Op-ed: Can we accelerate pay equity through legislation?
The following is an op-ed written by Gregory Mason, associate professor of economics. It was originally published in the Winnipeg Free Press on Oct. 1, 2018.
Popular culture represents King Canute as a foolish monarch who ordered his aides to place his chair by the ocean’s edge, whereupon he commanded the tide to stop. Of course, he got his feet wet.
In fact, Canute, one of the great kings of England (and Norway, Sweden and Denmark), was much wiser than this fable. He wished to show his subjects that he had limited powers. After the incoming tide soaked his feet, Canute remarked to the assembled onlookers — “Let all men know how empty and worthless is the power of kings. For there is none worthy of the name but God, whom heaven, earth and sea obey.”
A case in point is legislation to compel pay equity between men and women in the same occupation. Iceland recently passed legislation requiring all employers with 25 or more employees to certify that men and women receive the same pay for the same job.
This sounds good, and if it eliminates pay discrimination, who is to object?
But will it work? And what unintended consequences might result?
According to Statistics Canada, women earn about 87 per cent of what men earn. This occurs for two primary reasons.
Women still tend to select different occupations than men. Men tend to choose STEM (science, technology, engineering and mathematics) occupations where wages are higher than in the social sciences, teaching and caring professions where women predominate.
Also, Statistics Canada data reveal that women work fewer hours than men: in 2015, 35.5 compared to 43.6 hours per week.
However, times are changing. Women are entering STEM professions at a high rate and the gender gap in weekly hours worked is also narrowing. But it does not cut it to say to women, “Be patient, by 2030 everything will be equal.” Can we accelerate pay equity through legislation?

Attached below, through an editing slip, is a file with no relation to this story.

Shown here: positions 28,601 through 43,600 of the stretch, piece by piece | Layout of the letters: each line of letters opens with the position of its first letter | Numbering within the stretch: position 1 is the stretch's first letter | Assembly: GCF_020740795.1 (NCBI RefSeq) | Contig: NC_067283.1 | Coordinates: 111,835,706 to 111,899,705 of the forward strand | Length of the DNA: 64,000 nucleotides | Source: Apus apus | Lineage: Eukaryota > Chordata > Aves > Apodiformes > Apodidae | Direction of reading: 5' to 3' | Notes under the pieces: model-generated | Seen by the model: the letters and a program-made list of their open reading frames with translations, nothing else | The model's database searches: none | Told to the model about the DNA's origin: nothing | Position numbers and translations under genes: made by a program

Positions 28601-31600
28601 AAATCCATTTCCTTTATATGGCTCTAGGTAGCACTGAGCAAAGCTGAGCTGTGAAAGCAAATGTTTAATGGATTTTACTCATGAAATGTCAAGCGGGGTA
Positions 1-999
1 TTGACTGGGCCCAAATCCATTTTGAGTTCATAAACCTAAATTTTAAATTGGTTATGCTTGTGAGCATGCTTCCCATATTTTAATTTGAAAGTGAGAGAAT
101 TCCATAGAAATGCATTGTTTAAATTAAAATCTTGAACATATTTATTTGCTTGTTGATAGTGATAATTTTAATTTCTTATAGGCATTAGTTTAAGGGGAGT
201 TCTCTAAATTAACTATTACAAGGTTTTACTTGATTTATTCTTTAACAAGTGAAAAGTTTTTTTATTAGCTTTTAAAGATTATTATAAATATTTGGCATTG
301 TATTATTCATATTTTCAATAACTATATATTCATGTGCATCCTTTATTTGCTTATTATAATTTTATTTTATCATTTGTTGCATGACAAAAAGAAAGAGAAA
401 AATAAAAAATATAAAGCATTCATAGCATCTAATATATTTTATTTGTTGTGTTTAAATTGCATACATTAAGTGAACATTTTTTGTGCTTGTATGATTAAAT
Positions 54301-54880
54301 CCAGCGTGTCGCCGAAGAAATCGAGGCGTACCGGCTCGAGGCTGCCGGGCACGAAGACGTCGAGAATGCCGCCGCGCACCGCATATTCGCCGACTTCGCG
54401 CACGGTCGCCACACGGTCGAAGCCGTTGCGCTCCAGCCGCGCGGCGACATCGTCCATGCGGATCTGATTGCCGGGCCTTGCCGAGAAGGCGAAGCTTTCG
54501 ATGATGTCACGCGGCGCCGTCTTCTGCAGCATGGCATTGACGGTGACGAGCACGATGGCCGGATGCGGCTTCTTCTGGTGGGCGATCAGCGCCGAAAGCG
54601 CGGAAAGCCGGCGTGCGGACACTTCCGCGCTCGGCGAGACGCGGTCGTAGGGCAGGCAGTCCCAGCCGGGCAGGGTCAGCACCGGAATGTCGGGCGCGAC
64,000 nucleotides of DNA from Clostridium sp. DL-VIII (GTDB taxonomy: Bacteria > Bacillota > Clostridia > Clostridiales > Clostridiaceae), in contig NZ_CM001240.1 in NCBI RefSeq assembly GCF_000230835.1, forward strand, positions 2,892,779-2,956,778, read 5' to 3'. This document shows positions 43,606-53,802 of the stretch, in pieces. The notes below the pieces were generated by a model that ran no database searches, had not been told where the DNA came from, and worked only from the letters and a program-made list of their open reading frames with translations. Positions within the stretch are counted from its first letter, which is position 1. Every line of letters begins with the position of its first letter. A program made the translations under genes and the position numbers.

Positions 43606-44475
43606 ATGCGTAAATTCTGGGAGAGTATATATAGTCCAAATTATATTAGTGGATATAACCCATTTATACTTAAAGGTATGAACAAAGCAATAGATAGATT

Let’s do a thought experiment, a favourite technique of Albert Einstein.
Imagine a firm has hired two computer engineers; call them A and B, both graduating from the same program with the same marks. Engineers A and B work for a year and start at the same wage and have the same occupational classification. Imagine Engineer A is prepared to come in early and stay late, often taking work home on the weekends. Engineer B heads for the door at 4:30 and seeks work-life balance.
Most employers would wish to reward the more industrious employee, assuming the extra time spent does not mask poor productivity.
The key defect in any pay equity legislation is that it creates a bureaucratic tangle in enforcement and reporting. Requiring employers to report on pay by gender will encourage the invention of artful workarounds to reward more valuable employees in the same occupation regardless of gender, race or another attribute.
New sub-occupations will emerge within job descriptions to accommodate pay differentials, and employers will likely resort to non-financial benefits (free parking) to reward productive employees. Human-rights tribunals will invariably need to parse job descriptions, assess compensation packages and adjudicate myriad definitional disputes, creating yet more cost for employers and the taxpayer.
The other important challenge is that our economy is generating new industries and new occupations at ever-increasing rates. The current thinking is that in addition to technical skills, future occupations will require a range of human and social skills, or the “art” of managing yourself and people. These increasingly important human arts are leading the evolution of STEM to become STEAM. Liberals arts, it seems, does have a future, provided one also has technical skills. Most important is that these emerging and yet-to-be-defined occupations resist simple classification and description.
This rapid change in occupations means government will always be working from outmoded job descriptions, and therefore will play constant catch-up to enforce pay equity along gender or any identity dimension.
Cost aside, the real problem is that this legislation will limit rewarding productive employees within specific occupations. The thought experiment I just concocted is gender-neutral, since such legislation will also constrain managers in paying a productive woman more than an unproductive man in same occupation.
Here is a simpler solution: employees have a good idea of who has contributed to the organization, and they also sometimes share information on pay and benefits, so why not simply require all workplaces with more than 25 employees to reveal the entire compensation package received by each worker?
Employers failing to convince workers that they are receiving the right pay risk losing their human-resource talent pool. More productive and committed workers will cheer such innovation in human-resource policies, since they currently chafe when slackers are rewarded. Organizations that retain their productive workers will thrive.
If such compensation transparency were the norm, unfair pay differentials would quickly disappear without the need for targeted legislation that is bound to cost, have unwanted consequences and result in wet feet.